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When you have a video or photo shoot to do, how do you choose your location? In this course, discover how to carefully select sites and accurately plan for your shoot. Creative pro Rich Harrington teaches the key principles and techniques for finding a location for your next video project, while mitigating risk and reducing costs for a production. Rich introduces topics like logistics, shot blocking, important iPad apps and other measurement tools for surveys, and most importantly, the creative goals of a site survey.
This course was created and produced by Rich Harrington. We are honored to host this content in our library.
Where you put the camera and the type of camera body you use is only one choice that has to be made. These days, choosing the right lens is a critical decision. Now some camera bodies have fixed lenses, meaning that you could only use the lens that came with the camera itself. However, these types of cameras are falling out of favor, and more and more, we're seeing cameras that allow you to easily swap lenses for different situations. You might go with the zoom lens for easy flexibility when shooting. The benefit of a zoom lens is it makes it easier to get different shots from the same camera position.
So if you need to tighten up to remove a distracting object or quickly switch from the wide shot to the tight shot, the zoom lens is going to give you maximum flexibility. However, zoom lenses typically don't allow for things like shallow depth of field, so if you're trying to go for a more modern look, people tend to favor working with prime lenses. Prime lenses have risen in popularity, due to cameras like the RED and the Alexa, as well as on the lower end, DSLRs. We're seeing a resurgence here in cinema-style shooting, using prime lenses for shallow depth of field and great low-light performance.
Now, you can these prime lenses and often even rent them in kits, so you have a full range of coverage. The important thing to realize here is that you get the right lens for the right shot, and if you put a wide-angle lens on or you're shooting a 28 mm., that shooting is going to be very different than if you were to swap it out for 70 or a 200. Speaking of wide angle, you're going to want to consider how you're going to see the scene. When shooting with a wide-angle lens, you might introduce additional distortion. You also may pick up things you weren't planning on.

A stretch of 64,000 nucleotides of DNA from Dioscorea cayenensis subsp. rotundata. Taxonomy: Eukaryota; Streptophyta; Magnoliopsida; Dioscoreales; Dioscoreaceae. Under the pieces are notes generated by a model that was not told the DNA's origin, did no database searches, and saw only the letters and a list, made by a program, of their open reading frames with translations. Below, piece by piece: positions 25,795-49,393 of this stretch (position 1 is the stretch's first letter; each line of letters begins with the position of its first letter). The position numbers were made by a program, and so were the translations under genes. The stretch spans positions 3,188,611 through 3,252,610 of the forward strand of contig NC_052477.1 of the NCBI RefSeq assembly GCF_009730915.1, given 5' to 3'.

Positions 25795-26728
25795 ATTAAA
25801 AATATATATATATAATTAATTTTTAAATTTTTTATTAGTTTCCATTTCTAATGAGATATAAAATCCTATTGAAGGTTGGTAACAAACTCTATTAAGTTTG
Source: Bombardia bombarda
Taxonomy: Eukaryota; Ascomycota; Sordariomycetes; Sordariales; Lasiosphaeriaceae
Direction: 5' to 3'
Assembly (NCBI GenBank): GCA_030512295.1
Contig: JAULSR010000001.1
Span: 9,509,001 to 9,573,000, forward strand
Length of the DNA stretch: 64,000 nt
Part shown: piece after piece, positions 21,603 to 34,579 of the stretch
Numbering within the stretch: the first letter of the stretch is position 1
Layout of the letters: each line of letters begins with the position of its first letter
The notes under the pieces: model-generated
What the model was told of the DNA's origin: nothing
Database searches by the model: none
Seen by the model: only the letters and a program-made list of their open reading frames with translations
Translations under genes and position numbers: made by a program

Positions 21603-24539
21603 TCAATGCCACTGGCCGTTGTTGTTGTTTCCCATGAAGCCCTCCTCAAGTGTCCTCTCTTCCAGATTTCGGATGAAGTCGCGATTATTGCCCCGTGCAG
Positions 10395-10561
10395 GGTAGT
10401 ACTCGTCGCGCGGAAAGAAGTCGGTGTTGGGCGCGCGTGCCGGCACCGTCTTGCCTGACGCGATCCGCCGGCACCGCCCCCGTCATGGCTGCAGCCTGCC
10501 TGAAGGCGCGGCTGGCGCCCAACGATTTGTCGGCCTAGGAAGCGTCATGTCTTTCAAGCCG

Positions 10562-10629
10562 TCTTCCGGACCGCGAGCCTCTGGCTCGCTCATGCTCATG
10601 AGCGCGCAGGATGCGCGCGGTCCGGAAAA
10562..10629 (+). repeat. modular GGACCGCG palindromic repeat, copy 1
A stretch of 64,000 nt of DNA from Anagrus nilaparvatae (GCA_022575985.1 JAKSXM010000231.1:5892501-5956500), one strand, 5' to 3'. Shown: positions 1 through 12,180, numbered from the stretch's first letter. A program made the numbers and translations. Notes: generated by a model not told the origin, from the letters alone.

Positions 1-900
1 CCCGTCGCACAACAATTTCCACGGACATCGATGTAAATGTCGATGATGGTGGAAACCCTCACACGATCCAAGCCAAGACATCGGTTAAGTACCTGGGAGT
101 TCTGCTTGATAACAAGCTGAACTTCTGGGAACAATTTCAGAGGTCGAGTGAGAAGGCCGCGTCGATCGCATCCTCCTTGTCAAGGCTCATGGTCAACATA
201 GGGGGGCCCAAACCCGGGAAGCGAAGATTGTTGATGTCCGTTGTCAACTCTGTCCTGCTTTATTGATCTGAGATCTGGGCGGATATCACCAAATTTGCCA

So, when you're planning that shot, make sure you look through the wide-angle lens and decide, is the lighting rigging showing up? Is there a C stand in the shot? Are there parts of the scene that aren't desirable? A wide-angle lens can actually see more than your normal eyes, and you're going to want to actually test that shot in advance. I get very nervous when using wide-angle shots. Not that I don't like them, but they tend to introduce distortion and things at the edges you probably didn't plan on seeing. For example, when using wide-angle shots in some of those disposable cameras, you'll often pick up the rigging, seeing the suction cup mount that you used to attach the camera to the side of the vehicle.
You're going to want to make sure you plan and when choosing wide-angle shots how behind the scenes are you going to get. A lot of times you'll see things you didn't count on in the shot itself, like crew or rigging equipment. Lastly, you're going to want to consider if there's a need for any special housings. Are you shooting underwater? Do you need to protect the camera from rain? These housings can be for weather or for the elements, and you're going to need to make sure that the housing can accommodate both the camera and the lens choice.
One way around this sometimes is to overshoot the resolution of the camera. For example, if I need to put a camera in a housing, I might not have as much flexibility on the lens that I attach. But some of these disposable or low- cost cameras are actually introducing larger frame sizes. We're seeing resolutions of 2K and even 4K on cameras like those from GoPro. You could shoot at a larger frame size and then in postproduction, punch in on the shot. The same holds true in other situations. Can you shoot at a larger frame size than your delivery format to give you some flexibility? All right, when it comes to lens selection, there are a lot of things to consider, and I also highly recommend that you take a look at an electronic viewfinder app, such as the one from Artemis.
We'll explore that a little bit later, but as you grow in comfort here, you're going to want to make sure that you match the lens to the situation, and that may take a little bit of actual using the lens, or its electronic equivalent, to help you feel more confident in your decisions.
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